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Hiring Slowing Down In the UK As Recession Looms

Hiring Slowing Down In the UK As Recession Looms

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A report from KPMG shows UK hiring has slowed down, indicating the economy is losing momentum and recruiters are becoming more hesitant about hiring new staff. The slowdown is also attributed to ongoing skills shortages. Inflation has reached a 40-year high but is expected to fall back to 2% in two years, according to the Bank of England. The news is not good for job seekers, but it is better than nothing.

Bank Of England Warns Of Impending Recession

The Bank of England recently forecast that Britain is entering a recession. While the country’s unemployment rate is at a 40-year low, consumer price inflation is likely to hit 13.3% in October. A spike in energy costs, following Russia’s invasion of Ukraine, will also increase the cost of energy for households. With these high prices, it is no wonder that many economic analysts are calling for a review of the BoE’s mandate and a clear direction of travel for monetary policy.

The Bank of England is already warning that the UK will soon slip into recession, and has already raised interest rates to curb soaring prices. The recruitment industry has become more cautious, as the uncertainty surrounding the economy is leading many to be hesitant to hire. While starting salaries are increasing, the supply of suitable workers remains tight. However, the Bank of England has argued that the UK will enter recession in the last quarter of this year, and raised interest rates to counteract this trend.

Inflation Rising To 40-Year High

Last month the UK inflation rate reached a forty-year high. Fuel prices rose above eight percent and food prices reached record highs. The rate of inflation is the highest among Group of Seven countries and is likely to keep on rising. Last month’s report came as the British pound fell below the $1.22 mark, but has since recovered. The Bank of England is unlikely to act forcefully based on this data, but it will continue to monitor wage settlements and the job market.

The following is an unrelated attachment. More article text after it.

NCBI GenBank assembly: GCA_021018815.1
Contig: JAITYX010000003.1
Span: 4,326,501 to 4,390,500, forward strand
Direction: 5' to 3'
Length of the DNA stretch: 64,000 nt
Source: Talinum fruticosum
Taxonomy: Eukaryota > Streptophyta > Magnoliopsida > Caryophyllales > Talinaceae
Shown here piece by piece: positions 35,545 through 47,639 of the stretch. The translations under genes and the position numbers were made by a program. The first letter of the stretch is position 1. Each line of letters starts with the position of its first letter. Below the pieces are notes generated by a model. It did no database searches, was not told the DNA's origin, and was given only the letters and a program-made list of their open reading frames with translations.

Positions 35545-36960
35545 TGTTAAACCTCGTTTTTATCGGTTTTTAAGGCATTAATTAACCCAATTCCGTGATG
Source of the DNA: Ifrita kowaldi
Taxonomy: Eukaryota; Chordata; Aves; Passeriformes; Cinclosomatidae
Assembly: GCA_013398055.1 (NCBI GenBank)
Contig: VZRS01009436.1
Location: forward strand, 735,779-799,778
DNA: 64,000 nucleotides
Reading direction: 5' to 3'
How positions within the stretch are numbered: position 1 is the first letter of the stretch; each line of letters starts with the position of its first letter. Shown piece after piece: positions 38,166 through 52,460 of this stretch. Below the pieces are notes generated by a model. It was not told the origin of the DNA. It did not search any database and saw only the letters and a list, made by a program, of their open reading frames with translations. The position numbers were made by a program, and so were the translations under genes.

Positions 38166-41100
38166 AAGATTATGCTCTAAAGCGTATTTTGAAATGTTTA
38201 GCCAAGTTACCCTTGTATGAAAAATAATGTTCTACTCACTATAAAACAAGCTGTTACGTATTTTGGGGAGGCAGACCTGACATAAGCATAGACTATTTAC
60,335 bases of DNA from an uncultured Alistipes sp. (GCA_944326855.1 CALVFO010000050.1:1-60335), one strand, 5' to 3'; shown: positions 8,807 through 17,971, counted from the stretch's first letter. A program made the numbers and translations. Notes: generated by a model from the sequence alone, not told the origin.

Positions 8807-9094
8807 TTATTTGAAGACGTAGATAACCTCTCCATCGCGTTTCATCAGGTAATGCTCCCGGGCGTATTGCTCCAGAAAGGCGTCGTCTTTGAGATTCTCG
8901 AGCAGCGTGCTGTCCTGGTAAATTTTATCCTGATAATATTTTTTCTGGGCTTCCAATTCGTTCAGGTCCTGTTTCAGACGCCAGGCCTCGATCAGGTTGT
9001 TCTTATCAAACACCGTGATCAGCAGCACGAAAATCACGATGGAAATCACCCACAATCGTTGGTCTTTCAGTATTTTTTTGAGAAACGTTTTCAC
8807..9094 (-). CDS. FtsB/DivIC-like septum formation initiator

Recent developments have put the Bank of England under pressure. The central bank’s governor is under pressure to keep inflation low and will have to weigh the need to cut interest rates against the need to keep inflation low. “The Bank of England is feeling the heat from the recent events,” said Andrew Bailey, the president of the Resolution Foundation think tank. “Britain’s inflation has been rising faster than most other advanced economies,” he said. “The recent Covid-19 lockdowns have added to the pressures on the international commodities market. The Bank of England is likely to act forcefully if it sees inflation exceeding its target.

 

Inflation Falling Back To 2% In Two Years

The Fed’s latest interest rate hike will raise rates by a quarter-point on March 16. Powell says inflation will take longer to reach the central bank’s 2% target. He says the central bank expects to hike rates seven times in 2022. Powell has been optimistic about the economy, predicting that inflation will fall back to 2% by December. But his warnings are tempered by the fact that unemployment is at a record low and job growth has slowed.

A decade ago, the breakeven point for inflation was 2.7%, but today, that number has fallen to 2.4%. That’s even though inflation was at 2% at the beginning of the year. But in mid-November, inflation had already surpassed the five-year breakeven point. Meanwhile, inflation reports for December and January were hotter than forecast, indicating that the rate of inflation remains stuck at above-target levels.

 

Also Read : What Are Interest Rates And How High Do You Think They Can Go

 

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